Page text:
Rainbow medicine

Telluride Daily Planet, Sunday, November 15, 2015

What have we to be thankful for? A living world of color (for one thing). The saturated and rich, the pale, the faded, the textured, the intense, the suggestive, the translucent. Eyeballs of today, screenburned, jaded and atrophied by narrowing fields of vision, need the good, strong, sane medicine of color.

Me, I like violets, humble and sweet, with heart-shaped leaves and deep, delicate petals. They ask us to bend down and bring our faces low, and remind us, growing there next to trees, of small next to big and big next to small. And sugar violets on cakes, can we love these, too? We can. Just like we can love the sweetness of sour grape balls and C. Howard’s Violet Scented Gum in the purple package.

Violet lives in cabbage leaves, the stretched out skin of figs, orchid parts, the insides of bitten plums. A strip of bright violet sky fades with the setting sun. Here’s another one: Elizabeth Taylor, with her one-of-a-kind violet eyes, an actual anomaly to go with another anomaly, her double set of eyelashes. Violet, a bunny’s favorite color, is the color of kings’ robes, amethyst rings, and little-girl leggings. It is the color of bygone ink scribbling, “Darling, I miss you.” In violet we trust.

Indigo, mysterious, dense, and delicious, is the true color of the so-called blueberry. It is the color of new denim jeans being washed in hot water. The indigo milk cap, a plain-seeming mushroom, can stain paper and fingers this shade of blue-black. Exotic indigo is the raw stuff of Halloween masks and dyed feathers, and poison, perhaps. It is the color of midnight shadows, of things that groan and creak, and of the massive North American indigo snake that eats other snakes for dinner. Indigo, going and gone. In indigo we lurk.

Blue speaks to both the bright and glum — the umbrella of sky and sorrows drooping. Bluebirds, top testifiers of cheer, cross the airy way with wings flashing bits and pieces of elemental hue. Blue! I love your name. You are a broad color with many cousins, from evening snow and crisp men’s shirts to glistering mirror lakes and crackled robins’ eggs. It is our blue planet ever so slowly creating with crushing power the bluest of Kashmir sapphires. What wallpapers a corner of my heart, though, is that medieval-painting blue, the one next to the gold of halos, beams of glory and tiny fleurs-de-lis. That blue is lush. In blue we sink or swim, we fly, or settle in.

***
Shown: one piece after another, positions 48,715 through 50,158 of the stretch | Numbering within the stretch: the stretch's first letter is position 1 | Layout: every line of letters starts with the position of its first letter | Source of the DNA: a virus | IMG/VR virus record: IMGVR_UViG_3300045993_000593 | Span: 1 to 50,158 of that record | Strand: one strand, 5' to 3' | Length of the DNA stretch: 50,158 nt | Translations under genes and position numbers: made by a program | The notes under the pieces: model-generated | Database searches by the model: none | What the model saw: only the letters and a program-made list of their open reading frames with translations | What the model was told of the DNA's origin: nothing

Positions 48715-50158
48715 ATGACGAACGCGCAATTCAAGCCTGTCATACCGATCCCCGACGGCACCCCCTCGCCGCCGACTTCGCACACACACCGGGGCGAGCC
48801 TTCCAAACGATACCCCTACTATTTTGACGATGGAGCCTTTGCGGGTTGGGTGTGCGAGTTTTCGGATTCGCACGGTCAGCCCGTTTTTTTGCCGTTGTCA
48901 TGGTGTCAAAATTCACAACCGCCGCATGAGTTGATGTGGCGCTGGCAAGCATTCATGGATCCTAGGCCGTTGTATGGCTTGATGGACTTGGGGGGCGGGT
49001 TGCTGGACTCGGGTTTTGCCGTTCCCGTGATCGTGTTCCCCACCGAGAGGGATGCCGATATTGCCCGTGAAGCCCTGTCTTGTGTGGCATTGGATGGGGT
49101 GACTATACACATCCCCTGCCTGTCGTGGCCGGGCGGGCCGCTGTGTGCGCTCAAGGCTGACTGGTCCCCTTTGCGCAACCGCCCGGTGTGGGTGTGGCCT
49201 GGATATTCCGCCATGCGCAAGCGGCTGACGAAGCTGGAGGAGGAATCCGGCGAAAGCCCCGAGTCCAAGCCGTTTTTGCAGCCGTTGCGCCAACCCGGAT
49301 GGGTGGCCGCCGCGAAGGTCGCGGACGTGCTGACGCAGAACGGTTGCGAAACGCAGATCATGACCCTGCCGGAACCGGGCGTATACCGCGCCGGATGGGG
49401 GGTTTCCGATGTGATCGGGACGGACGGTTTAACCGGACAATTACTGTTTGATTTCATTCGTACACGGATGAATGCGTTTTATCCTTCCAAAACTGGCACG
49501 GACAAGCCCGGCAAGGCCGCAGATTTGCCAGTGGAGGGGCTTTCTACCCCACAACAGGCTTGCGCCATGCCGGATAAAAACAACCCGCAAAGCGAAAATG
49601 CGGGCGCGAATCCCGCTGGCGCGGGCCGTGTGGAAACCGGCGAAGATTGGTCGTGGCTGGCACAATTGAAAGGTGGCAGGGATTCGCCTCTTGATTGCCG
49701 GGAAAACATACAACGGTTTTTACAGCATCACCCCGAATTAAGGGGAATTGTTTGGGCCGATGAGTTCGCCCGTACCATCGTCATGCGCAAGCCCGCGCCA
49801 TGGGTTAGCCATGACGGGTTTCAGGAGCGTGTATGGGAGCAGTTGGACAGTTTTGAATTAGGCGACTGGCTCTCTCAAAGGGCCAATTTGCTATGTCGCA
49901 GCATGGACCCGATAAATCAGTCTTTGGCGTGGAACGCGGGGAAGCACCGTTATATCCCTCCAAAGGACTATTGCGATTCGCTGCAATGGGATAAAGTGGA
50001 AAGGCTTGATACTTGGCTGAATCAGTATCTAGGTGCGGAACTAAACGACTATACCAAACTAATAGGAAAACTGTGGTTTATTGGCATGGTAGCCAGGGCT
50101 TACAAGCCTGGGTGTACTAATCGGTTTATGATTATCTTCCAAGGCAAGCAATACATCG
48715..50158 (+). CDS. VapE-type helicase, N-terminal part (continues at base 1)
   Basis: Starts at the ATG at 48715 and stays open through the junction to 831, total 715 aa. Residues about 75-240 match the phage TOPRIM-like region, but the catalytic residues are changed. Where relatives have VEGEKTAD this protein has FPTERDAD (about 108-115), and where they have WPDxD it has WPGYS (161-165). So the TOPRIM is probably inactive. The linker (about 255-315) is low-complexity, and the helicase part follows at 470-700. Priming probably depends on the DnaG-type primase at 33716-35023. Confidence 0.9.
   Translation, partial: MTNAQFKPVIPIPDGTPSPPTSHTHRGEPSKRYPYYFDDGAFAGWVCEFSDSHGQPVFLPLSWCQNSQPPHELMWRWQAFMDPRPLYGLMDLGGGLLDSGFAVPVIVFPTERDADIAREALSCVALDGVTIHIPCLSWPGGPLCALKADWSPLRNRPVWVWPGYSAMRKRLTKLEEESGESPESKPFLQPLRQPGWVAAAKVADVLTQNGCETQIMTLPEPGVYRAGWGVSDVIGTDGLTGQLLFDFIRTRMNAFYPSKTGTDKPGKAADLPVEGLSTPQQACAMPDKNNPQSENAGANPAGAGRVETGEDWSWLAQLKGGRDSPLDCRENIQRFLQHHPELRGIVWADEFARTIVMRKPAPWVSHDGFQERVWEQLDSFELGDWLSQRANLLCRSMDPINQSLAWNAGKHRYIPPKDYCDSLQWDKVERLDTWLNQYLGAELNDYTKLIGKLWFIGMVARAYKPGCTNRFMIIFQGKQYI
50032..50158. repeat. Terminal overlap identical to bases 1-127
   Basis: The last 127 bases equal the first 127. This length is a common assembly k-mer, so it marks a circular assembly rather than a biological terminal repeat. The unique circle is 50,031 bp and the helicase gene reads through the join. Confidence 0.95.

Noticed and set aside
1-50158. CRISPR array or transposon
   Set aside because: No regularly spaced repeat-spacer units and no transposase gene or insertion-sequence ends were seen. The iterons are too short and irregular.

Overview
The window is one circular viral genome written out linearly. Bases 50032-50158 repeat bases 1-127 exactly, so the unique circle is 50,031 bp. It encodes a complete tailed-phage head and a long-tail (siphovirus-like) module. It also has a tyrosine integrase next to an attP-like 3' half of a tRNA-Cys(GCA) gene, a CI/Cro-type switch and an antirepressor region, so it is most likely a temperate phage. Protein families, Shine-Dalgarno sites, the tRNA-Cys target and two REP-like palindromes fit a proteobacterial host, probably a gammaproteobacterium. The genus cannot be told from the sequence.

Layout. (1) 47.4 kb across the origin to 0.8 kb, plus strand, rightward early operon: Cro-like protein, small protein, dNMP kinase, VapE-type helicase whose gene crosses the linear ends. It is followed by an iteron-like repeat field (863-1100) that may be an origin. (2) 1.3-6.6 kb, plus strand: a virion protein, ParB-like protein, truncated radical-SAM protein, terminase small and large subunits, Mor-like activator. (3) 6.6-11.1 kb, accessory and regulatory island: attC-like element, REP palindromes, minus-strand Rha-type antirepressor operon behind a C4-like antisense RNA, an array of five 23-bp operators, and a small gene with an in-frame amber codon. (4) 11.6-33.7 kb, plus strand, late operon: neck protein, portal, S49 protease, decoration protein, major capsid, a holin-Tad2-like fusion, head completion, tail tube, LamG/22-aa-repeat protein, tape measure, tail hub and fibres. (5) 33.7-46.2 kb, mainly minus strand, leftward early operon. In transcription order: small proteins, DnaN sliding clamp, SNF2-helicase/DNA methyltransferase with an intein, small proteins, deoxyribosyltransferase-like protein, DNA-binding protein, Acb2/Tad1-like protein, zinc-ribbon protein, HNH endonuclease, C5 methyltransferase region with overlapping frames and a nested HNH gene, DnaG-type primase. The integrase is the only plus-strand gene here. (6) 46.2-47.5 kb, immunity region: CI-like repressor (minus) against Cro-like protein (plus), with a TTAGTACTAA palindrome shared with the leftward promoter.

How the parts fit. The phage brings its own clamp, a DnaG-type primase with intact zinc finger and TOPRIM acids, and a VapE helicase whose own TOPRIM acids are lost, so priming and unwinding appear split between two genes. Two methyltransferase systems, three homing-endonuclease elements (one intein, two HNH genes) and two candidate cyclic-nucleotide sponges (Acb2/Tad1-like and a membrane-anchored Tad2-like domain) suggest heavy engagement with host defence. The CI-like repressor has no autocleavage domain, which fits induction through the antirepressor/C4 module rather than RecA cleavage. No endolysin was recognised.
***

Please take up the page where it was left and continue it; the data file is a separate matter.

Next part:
Beneath the warming skin of ripening fruit like oranges and mangos is the high potentate of color – green — the color of life, ever ready. Green is Go, and Live, and Surge, and Conserve and Rejuvenate in shades of pine and olive, kelly, pistachio, lime, basil and stormy sea.  Green is all this: the frog, the lily pad, the insect on its tongue, and the willow’s leaves grazing the greenish pond. Yes, of course, green is envy, jealousy and the clear appraisal of a cat’s eye. Green is sometimes goo, and bile, mold, oxidation, and life attacking itself; one of the colors has to be both creator and destroyer, does it not? In green we surrender.

Yellow is thus experienced flawlessly: amid a stand of aspens all gone golden — whose  leaves contains the sun itself — the willing human stands receptive, allowing the color to penetrate and permeate first through the top of the head, then through closed eyelids, then back and down the throat and deep into the heart where it glows in its purest form long enough to carry us through the crawling months of blue-white winter. In yellow we thrill.

Orange, perhaps the most maligned of colors, is the color of the shirt or sweater you rarely wear. A loudmouth of a color. Really, how could we be expected to pull off the signature color of goldfish and pumpkins, Gerber daisies, tangerines, Himalayan salt lamps, carrot soup, rust and monarch butterflies? Chicken Tikka and Thai iced tea: Now, there are oranges you won’t soon forget. Orange is the exclamation point of colors. It’s the flaming hair of prancing foxes in the cold dry air. Orange is electric. In orange we vibrate.

Red, the color that points its fat finger right back to the beginning of the spectrum, is a red-ripe rose, a rosehip, an apple, a tomato and a raspberry. It is Rudolph’s nose.  Red is the color of heat, of blood, of fire engines, stop signs, corrected papers, and that red dress that says, “Get me my heels, I won’t be stopped. And help me with my coat, while you’re at it.” It is the bossy child of color and needs supervision at all times, unless it’s a flower or a piece of fruit. It is a bull’s favorite and least favorite color. In red we surge.

Life gives us a rainbow of colors every day. All we have to do is look up from our handheld devices long enough to see, register and marvel. Amen.

 

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